What Medical Providers Need to Know After ICD-10
Now that the October 1st ICD-10 implementation deadline has come and gone, many medical providers are breathing a sigh of relief. However, they should be aware that a whole new set of challenges is coming down the pipeline. Implementation may have been an arduous process, but sorting out the relative success and failures of the implementation could prove to be an even bigger headache. With that in mind, we’ve put together a list of things medical providers need to know now.
Watch for a Drop in Coder Productivity
No matter how well medical providers have prepared for the transition to ICD-10, there will inevitably be a drop in coder productivity. A still unfamiliar system will take longer to work through, while mistakes and inconsistencies throughout the system may require a frustrating amount of backtracking. The solution to this is to continue coder training programs, and consider bringing on supplemental coding staff to make up for backlogs.
Create a Stronger Link Between Coders and Physicians
One of the aims of ICD-10 is to be more proactive about assessing quality and reporting outcomes in an effort to improve overall quality of care. That could prove to be a challenge for coders who don’t have the medical knowledge to unpack the extra layer(s) of detail that have been integrated into the system. Again, ongoing training is the solution, and physicians should play a large part.
Look to the Past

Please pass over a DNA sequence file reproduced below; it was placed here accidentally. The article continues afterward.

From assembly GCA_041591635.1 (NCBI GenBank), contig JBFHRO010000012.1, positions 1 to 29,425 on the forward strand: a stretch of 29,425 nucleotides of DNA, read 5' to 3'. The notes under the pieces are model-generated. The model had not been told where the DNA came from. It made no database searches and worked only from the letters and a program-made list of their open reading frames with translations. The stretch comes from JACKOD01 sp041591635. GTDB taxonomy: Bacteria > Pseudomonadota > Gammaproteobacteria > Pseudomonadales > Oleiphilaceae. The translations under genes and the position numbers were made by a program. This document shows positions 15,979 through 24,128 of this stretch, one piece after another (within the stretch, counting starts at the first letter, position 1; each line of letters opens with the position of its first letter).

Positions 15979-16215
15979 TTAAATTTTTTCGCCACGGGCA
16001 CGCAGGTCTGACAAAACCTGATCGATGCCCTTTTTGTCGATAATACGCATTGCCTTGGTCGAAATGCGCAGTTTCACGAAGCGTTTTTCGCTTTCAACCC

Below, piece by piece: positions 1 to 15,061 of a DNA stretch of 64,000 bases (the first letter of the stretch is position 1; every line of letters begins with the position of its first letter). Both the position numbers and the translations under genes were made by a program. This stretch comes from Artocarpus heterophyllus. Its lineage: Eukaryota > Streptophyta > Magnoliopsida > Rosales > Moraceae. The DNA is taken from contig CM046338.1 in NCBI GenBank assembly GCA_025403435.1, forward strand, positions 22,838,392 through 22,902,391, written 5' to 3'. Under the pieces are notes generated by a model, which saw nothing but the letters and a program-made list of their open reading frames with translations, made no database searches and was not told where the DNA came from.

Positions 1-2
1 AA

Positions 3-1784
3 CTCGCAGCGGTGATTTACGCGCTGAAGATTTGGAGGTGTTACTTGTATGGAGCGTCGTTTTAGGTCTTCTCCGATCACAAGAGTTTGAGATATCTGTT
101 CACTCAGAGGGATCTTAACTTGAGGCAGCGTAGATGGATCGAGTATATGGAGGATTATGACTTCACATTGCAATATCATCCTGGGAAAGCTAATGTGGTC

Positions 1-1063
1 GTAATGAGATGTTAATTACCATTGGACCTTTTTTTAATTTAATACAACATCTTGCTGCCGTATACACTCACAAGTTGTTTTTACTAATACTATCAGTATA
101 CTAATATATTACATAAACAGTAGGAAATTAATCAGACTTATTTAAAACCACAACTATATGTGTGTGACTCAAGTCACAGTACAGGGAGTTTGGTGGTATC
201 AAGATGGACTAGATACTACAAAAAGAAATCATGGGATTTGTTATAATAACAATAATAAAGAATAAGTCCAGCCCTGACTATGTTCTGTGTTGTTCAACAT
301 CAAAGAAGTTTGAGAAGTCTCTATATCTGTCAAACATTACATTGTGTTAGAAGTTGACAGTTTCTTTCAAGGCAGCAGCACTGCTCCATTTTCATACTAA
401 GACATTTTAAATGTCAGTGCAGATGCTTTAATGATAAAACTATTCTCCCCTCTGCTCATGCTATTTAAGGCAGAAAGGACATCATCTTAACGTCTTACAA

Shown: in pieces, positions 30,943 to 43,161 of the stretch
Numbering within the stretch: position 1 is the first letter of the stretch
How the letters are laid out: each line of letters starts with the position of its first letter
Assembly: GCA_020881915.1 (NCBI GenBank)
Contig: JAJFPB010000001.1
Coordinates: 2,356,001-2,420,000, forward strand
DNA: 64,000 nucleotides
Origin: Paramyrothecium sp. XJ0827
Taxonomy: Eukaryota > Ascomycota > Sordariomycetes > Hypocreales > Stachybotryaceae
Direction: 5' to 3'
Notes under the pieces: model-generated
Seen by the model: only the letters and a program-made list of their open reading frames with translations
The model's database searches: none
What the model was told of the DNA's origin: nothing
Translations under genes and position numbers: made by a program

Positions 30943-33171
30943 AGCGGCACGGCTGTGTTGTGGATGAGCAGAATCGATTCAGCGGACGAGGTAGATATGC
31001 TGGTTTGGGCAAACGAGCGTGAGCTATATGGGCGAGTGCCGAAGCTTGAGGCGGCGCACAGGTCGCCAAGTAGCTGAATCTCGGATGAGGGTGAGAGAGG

Many medical providers performed comprehensive ICD-9 audits as part of their ICD-10 implementation preparation. In many cases those audits revealed problems with ICD-9 coding that went deeper than expected. Just because we have transitioned to ICD-10 doesn’t mean those problems can be ignored. In many cases they will affect ICD-10 coding to a similar degree, and can be used to improve coding efforts generally.
Scrutinize Coding Staff
The run up to ICD-10 has been stressful, and now that it’s in place, a whole new set of complications has arisen. Medical providers need to be aware that their coding staff has carried the majority of this stress on their shoulders and now have a big role to play in the financial health of all types of provider organizations. If the staff are overworked, undertrained, or toiling on teams that don’t have the proper makeup, it could lead to disaster in the near future. Keeping these employees engaged and supporting them needs to be a paramount concern.
How is your organization doing in the wake of the ICD-10 transition? If it could be doing better, contact MedPartners.